It becomes clear upon entering Duc’s Bistro in Chinatown that hospitality is a key element to the boutique eatery’s success. Owner, host and sometimes chef Duc Nguyen and his charming wife of 37 years, Minh Nga, move effortlessly around the dining room as if they were welcoming family visiting from out of town. A visit to Duc’s for lunch or dinner is not only a memorable culinary event – it might also be the beginning of a new friendship.
“We call this our living room,” says the humble Vietnamese owner, sweeping his hand around the eclectically decorated room. “I’m here 14 or 15 hours a day, so it’s where I live and also where we love to meet people and welcome them to our ‘home.'” Home-cooking touches are present in the Ca Kho and La Lot, but the home-cooking similarities stop there. A new menu debuted earlier this year, and Duc’s Bistro now boasts one of the most affordable and sophisticated menus in all of Chinatown.
That the dÃ©cor manages to artistically combine a baby grand piano, floating Chinese dragon, glowing orange lanterns and stylish black-and-white framed photographs of Vietnam is one thing; that the New Zealand Lamb Chops come served with a perfect ruby red wine reduction and demi glaze for $15 is quite another.
“We re-thought the menu,” says Nguyen. “I was watching plates come back to the kitchen and realized that people have changed their way of eating.” So, out went the Paella Valenciana ($29.95), Black Angus Steak Aux Poivres ($34.95) and Duck Supreme Prince Rainier ($29.95), and in came Pan Fried Fish with Green Mango ($12), Ca Kho (Vietnamese braised fish, $12), La Lot (bitter, dark green leaves wrapped like a vine around minced veal, $10), Steak Saigon ($17) and Breast of Duck ($14).
“We went back a little to the kind of food from my first restaurant in Hawaii,” says Nguyen, referring to the phenomenally successful A Little Bit of Saigon, the restaurant he opened in 1989. Within a few years, he already was ambitiously imagining the bistro. “I wanted to see how we could bring people to this area of town to eat fine food,” he says, “and I thought that the combination of French and Vietnamese food would be the answer.”
He was right, but running two restaurants proved more work than expected. “It was like catching two fish in both hands,” he says, with a smile. “So slippery that you end up without a good grip on either of them. I was in danger of having nothing.” So he sold A Little Bit of Saigon in 1993 to concentrate on the bistro and, though there’s never been a Vietnamese restaurant like it since, Nguyen promises his dream includes opening a “new” Saigon, when the timing is right.
Until then, those looking for a fix of Vietnamese flavor should order the Summer Rolls ($6), filled with prawns, rice vermicelli noodles and fresh herbs, served with one of the restaurant’s many homemade sauces; or the aforementioned La Lot ($10). Vietnamese Braised Fish ($12) is basa simmered lightly with shallots and nuoc mam (a clear, fish sauce-based dip), and its simple presentation belies expert execution. Steak Saigon ($17) has already become one of the restaurant’s most popular dishes, and it’s easy to see why. Generous cubes of New York steak are flambÃ©ed French style, and then served with cracked pepper-corns, garlic and a wheat-based shoyu that imparts a vaguely nutty flavor. This dish is on the menu as an entrÃ©e but makes a great shared appetizer.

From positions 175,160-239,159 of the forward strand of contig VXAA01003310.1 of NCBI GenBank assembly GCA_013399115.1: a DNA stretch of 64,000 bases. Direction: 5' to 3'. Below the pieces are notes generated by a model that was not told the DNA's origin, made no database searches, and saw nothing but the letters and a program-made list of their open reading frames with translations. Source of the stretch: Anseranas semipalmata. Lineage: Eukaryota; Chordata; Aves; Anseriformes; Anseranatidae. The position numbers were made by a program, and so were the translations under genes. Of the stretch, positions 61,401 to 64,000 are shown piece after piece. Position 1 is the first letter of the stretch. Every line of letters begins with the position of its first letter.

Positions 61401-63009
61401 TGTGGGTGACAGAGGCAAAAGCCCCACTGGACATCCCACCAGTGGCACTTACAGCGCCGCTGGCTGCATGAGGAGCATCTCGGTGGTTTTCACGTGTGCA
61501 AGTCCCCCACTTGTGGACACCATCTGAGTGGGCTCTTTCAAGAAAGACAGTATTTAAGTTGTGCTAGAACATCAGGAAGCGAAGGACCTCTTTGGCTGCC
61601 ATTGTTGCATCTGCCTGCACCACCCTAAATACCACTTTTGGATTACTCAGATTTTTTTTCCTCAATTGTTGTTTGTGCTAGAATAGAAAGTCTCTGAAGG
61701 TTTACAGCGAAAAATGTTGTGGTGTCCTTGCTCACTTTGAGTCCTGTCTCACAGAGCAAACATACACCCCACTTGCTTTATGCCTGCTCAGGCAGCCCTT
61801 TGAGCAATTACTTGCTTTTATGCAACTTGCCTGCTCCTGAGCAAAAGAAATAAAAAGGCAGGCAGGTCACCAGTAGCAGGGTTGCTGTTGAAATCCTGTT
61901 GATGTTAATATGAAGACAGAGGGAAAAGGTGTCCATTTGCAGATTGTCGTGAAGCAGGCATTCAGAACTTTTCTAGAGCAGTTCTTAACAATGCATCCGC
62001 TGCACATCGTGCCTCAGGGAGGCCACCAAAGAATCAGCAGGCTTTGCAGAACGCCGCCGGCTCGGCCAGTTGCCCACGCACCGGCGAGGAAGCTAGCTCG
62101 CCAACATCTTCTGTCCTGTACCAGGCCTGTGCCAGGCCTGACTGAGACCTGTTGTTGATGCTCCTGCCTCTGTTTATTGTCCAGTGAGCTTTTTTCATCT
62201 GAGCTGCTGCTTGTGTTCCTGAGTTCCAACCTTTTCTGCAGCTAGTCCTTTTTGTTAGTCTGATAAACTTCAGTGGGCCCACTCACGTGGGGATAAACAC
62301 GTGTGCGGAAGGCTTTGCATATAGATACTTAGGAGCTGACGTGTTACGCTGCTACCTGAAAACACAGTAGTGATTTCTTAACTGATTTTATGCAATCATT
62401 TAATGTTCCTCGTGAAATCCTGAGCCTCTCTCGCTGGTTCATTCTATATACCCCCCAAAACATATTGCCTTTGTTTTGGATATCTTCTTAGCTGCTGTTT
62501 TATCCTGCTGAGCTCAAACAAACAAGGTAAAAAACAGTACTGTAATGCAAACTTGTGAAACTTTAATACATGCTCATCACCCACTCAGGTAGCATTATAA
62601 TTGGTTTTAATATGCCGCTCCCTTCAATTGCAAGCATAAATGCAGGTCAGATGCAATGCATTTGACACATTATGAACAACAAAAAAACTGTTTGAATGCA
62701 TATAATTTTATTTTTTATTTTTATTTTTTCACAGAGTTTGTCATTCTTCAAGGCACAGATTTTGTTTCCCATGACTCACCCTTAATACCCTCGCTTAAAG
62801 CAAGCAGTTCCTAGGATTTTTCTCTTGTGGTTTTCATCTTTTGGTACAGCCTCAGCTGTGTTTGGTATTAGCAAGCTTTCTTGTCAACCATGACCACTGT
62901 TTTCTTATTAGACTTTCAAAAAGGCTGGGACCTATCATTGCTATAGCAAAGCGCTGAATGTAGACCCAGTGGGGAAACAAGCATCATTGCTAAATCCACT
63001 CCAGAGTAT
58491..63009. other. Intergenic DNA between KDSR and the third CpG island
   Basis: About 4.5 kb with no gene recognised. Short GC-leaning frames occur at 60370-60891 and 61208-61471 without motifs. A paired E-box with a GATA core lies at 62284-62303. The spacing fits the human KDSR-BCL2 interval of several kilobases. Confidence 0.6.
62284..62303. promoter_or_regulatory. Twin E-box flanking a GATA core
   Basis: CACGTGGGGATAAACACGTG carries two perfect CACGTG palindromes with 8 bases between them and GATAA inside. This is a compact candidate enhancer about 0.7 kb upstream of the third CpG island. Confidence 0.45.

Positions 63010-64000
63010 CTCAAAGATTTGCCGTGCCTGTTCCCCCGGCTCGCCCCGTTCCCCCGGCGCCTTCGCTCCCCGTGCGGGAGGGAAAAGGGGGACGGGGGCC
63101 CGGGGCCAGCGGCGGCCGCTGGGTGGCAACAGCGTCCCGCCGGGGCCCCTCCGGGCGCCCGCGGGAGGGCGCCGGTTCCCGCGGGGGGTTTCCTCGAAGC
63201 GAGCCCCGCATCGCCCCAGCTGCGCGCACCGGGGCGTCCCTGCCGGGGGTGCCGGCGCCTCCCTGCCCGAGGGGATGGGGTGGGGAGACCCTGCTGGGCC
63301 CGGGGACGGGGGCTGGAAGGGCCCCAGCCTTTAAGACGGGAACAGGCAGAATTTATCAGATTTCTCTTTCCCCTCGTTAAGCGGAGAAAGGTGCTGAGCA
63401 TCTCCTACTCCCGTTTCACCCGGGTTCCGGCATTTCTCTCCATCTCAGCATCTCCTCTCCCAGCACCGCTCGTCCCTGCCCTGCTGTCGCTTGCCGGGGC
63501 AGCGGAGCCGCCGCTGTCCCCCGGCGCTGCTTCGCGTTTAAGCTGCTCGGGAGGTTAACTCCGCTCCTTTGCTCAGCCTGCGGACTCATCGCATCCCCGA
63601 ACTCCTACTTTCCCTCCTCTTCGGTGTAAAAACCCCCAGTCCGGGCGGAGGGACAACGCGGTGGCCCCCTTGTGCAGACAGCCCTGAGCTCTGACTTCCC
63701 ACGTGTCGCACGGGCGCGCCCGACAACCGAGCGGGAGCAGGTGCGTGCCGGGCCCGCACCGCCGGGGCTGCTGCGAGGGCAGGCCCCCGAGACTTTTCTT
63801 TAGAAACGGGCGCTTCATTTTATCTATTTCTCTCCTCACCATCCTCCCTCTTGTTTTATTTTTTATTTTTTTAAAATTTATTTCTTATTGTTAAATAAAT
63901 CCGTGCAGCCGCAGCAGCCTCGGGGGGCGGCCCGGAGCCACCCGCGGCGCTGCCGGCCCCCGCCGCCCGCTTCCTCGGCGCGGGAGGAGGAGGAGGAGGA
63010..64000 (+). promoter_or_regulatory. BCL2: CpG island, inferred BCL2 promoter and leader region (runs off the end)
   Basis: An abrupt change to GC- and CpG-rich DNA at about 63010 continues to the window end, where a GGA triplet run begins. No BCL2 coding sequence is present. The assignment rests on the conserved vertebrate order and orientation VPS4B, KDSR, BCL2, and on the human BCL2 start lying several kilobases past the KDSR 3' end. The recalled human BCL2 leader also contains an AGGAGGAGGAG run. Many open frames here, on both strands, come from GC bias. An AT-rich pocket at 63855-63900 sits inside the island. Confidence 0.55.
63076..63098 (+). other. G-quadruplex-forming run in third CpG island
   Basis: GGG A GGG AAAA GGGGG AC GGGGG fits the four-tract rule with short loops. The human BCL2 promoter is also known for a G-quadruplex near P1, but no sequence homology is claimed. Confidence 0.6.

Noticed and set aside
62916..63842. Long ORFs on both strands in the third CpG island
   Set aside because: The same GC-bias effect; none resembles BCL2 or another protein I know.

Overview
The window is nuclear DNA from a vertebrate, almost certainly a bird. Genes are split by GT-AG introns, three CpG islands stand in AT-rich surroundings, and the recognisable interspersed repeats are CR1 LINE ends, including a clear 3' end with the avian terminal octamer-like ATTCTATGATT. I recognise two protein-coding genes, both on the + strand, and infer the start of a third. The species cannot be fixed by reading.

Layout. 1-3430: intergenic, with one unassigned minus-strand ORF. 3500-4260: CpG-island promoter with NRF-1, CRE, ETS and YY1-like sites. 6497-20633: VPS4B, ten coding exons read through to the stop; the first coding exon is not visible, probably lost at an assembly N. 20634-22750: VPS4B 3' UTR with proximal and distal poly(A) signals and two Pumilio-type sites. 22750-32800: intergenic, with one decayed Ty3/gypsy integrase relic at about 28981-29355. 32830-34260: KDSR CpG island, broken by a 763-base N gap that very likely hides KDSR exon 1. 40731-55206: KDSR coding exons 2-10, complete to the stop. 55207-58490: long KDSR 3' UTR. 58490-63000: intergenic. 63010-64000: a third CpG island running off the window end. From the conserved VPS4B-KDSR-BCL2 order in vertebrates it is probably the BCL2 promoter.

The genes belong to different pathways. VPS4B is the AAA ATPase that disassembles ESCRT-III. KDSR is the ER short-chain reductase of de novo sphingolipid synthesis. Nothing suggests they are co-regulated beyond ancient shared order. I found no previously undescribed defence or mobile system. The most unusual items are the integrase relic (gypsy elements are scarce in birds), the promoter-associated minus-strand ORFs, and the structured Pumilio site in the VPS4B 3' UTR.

Nguyen’s country roots appear throughout the menu in bite-sized pieces of Lemon Grass Chicken ($12) and mildly spiced forkfuls of Green Papaya Salad ($10), dishes that sit comfortably next to Foie Gras ($12), Beef Tartar ($18), and Escargot Chabilisienne ($13), the plump and juicy snails that have been a part of Duc’s eclectic menu since the beginning.
In charge of desserts, Nga offers a small, but near-perfect selection that includes crÃ¨me brulee, a rich chocolate ganache and tapioca. There’s remarkable value and a particularly generous attitude from the hosts regarding the wine list. Choose anything you like by the bottle (regardless of its price) and drink it on a by-the-glass basis. It’s an offer that works most often, I’ll bet, to the restaurant’ s advantage. Who among us would leave a bottle of wine half full and open on the table?
In Hawaii, there’s nothing new about the fusion of cultural food. Noted chefs build reputations upon their Chinese, Portuguese, Japanese and Filipino roots, combining flavors of their heritage with the fresh ingredients of the Islands, but as the “new” Duc’s Bistro settles into its perfectly timed, moderately priced menu, Nguyen can surely add his name to the list of those devoutly driven to successfully bringing a taste of their home-land to Honolulu. In this lively (at night, expect to cross paths with some of Chinatown’s most colorful characters as you negotiate Maunakea Street in the dark) and lovely dining room, there’s more than a taste of Vietnamese/French fusion on the menu, there’s a window into Nguyen’s world. A place where everyone is welcome.
Duc’s Bistro 1188 Maunakea St. Honolulu, HI 96817 531-6325